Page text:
IT’S time for our must-read Sunday blog. Every Sunday we welcome coarse fishing all-rounder Colin Mitchell.
For many years Colin was a senior Angler’s Mail magazine staff man and he has enjoyed a long, interesting journalism career. He understands match fishing, pleasure fishing, carp fishing – the lot.
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IS THE CLOSE SEASON A WASTE OF TIME?
THAT grim date is just a few days away – the start of the Close Season! But I wonder just how many younger anglers are now even worried about midnight on March 14th?
I’d hazard a guess that many anglers under the age of 25 have never fished a river, or rarely been on flowing water. To them the shut-down is an irrelevance.
Hailing from the north I can remember when I was a youngster how the Close Season in Yorkshire ended two weeks early. We started fishing on June 1 – and then we were still able to celebrate June 16 and the new season with everyone else too. The bordering Northumbrian area was also one of the first to have no Close Season on stillwaters, which meant we didn’t get withdrawal symptoms between March 15 and June 15.
So should we be allowed to fish all-year on every venue, running or still?
Maybe I am a bit of a traditionalist (or maybe just old) part of me believes the Close Season should still exist. But the other part thinks it is a waste of time, certainly for the reason it was initially invented! Shutting down venues for a few months is great. It lets the bankside recover and vegetation spring to life. Some might say it gives the fish a rest from angling pressure. But I’d suggest that in some areas this is not a good move, as the fish are deprived of the food we give them, and they may well need.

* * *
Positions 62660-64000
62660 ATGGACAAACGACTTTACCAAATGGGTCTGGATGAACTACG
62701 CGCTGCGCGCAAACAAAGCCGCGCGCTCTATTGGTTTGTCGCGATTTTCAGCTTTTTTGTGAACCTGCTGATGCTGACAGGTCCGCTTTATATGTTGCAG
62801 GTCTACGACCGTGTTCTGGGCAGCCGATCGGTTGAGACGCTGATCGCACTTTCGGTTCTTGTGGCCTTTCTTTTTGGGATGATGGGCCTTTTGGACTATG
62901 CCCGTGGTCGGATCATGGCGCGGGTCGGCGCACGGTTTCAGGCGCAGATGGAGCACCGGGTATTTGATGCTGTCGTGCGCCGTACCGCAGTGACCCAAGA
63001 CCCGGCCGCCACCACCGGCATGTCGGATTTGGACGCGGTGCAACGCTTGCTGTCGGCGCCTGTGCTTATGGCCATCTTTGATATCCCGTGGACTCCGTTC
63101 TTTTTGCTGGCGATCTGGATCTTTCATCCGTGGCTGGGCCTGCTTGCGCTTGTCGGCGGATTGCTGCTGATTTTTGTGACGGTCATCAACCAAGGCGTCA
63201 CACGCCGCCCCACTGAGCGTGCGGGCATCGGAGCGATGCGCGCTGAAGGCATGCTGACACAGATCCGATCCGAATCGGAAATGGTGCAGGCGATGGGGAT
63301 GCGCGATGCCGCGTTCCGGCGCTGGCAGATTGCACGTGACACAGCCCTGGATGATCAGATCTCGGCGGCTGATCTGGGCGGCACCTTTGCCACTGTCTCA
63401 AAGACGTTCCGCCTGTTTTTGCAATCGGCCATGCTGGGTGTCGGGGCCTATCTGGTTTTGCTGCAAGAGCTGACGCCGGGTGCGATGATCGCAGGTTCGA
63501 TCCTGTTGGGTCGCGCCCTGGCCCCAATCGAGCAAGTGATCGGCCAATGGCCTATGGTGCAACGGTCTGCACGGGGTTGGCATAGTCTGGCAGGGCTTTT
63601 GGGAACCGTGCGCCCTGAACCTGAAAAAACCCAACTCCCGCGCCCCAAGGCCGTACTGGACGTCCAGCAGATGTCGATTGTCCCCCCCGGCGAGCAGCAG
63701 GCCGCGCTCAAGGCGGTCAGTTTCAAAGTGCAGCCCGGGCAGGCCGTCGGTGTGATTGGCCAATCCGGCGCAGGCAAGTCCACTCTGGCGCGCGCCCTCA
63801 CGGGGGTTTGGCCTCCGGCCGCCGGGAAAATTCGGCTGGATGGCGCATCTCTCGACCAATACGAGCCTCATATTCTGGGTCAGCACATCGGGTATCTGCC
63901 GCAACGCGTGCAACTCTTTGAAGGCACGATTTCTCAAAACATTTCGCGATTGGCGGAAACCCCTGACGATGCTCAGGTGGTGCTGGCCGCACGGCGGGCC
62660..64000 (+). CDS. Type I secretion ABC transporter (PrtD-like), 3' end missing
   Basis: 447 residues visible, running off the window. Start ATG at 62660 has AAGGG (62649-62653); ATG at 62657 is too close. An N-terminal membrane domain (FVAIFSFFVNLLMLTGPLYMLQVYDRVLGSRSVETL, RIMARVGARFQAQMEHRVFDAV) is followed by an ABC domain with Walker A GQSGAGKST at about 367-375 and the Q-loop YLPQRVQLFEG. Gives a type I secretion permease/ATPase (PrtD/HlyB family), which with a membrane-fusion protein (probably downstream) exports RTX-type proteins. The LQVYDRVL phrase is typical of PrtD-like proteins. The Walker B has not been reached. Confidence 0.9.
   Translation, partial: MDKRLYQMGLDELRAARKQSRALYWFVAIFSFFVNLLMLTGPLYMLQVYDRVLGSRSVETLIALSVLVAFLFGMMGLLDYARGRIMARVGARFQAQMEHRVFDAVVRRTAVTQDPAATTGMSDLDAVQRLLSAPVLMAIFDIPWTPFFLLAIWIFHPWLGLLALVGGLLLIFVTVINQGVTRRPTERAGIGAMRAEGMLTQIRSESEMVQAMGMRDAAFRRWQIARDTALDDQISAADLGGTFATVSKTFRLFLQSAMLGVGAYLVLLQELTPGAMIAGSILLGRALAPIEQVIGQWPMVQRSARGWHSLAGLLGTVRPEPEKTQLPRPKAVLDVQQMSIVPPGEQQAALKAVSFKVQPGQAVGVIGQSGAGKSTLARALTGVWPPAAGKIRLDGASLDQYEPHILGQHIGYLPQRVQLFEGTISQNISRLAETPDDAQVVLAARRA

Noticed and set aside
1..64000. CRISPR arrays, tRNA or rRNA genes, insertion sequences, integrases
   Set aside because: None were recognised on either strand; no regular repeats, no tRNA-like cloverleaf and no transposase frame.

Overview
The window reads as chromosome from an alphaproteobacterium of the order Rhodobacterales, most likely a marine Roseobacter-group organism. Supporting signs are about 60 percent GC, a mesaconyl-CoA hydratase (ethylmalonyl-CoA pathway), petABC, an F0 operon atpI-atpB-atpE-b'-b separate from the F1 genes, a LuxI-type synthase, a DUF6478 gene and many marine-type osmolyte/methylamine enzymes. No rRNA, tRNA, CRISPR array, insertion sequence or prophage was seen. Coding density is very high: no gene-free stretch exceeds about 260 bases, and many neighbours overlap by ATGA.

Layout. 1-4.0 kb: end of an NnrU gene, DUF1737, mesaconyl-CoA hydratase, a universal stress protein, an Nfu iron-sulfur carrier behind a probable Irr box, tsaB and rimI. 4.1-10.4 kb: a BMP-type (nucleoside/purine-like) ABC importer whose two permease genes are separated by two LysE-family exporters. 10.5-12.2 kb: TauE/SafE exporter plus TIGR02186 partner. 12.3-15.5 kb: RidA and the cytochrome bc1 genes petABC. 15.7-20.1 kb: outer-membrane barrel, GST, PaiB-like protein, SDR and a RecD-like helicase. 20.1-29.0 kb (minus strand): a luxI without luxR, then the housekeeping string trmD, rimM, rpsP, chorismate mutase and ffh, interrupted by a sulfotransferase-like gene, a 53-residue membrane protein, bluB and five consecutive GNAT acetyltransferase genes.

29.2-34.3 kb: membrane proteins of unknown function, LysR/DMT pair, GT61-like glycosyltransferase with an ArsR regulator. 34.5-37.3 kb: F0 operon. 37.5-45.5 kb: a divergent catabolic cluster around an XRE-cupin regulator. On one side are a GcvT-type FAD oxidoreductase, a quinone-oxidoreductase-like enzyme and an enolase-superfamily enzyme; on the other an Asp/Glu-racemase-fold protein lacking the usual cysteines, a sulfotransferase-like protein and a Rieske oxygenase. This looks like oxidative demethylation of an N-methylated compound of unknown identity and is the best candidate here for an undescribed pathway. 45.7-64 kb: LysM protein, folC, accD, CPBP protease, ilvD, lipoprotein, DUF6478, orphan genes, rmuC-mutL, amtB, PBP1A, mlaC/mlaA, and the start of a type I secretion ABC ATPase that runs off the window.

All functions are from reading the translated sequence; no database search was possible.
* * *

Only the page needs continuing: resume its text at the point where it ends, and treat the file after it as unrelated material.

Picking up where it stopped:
On commercials the fish really do need that grub and the people who run these important fisheries also need their income. The Close Season is meant to give fish protection when they are spawning. That is, in a lot of cases, rubbish. Fish don’t spawn between those periods when we can’t fish rivers. They spawn when conditions are right and many species spawn at different times of the year. In addition, have you ever seen fish spawning? They go mental and aren’t interested in feeding in the slightest, so you won’t catch them.
I was once in Holland in May and the bream and roach were so preoccupied with breeding that they weren’t eating a thing. In fact they were so worked up you could pick them out of the water by hand. And why should rivers be any different to stillwaters, or indeed to a number of canals? If you have a Close Season enforce it on every venue or scrap it totally!
Many places in Europe and Ireland do not have a shut down like us. They do have some Close Seasons for different species at different times of the year. Now that, to me, is a good idea. A bit like many clubs who have a winter-only rule for pike fishing (nothing wrong with summer piking though…before the predator boys decide to have a bash at me).
One of my local clubs used to keep its stillwaters closed during the traditional shutdown. Now they have done what I think is a great move – closed down waters on a rotation basis so that there is always somewhere to fish, but venues still get a rest.
Head on the chopping block time: scrap the Close Season but ban the use of keepnets and sacks for fish that obviously contain spawn.
Commercials already look after themselves. Owners will not put their fish at risk. Responsible clubs will keep a close eye on their own fisheries and decide what they want or need to do to protect valuable stocks. The Environment Agency won’t have to worry about policing a Close Season and can spend more time protecting stocks from threats from outside of fishing.
Surely it has to be worth a trial run, at least?
Fellow AM bloggers Carl & Alex captured this footage of chub spawning last year.
Here’s some footage made abroad of carp spawning – spectacular stuff!
COLIN MITCHELL WILL BE BACK WITH HIS POPULAR PLEASURE FISHING BLOG NEXT SUNDAY, MARCH 17.
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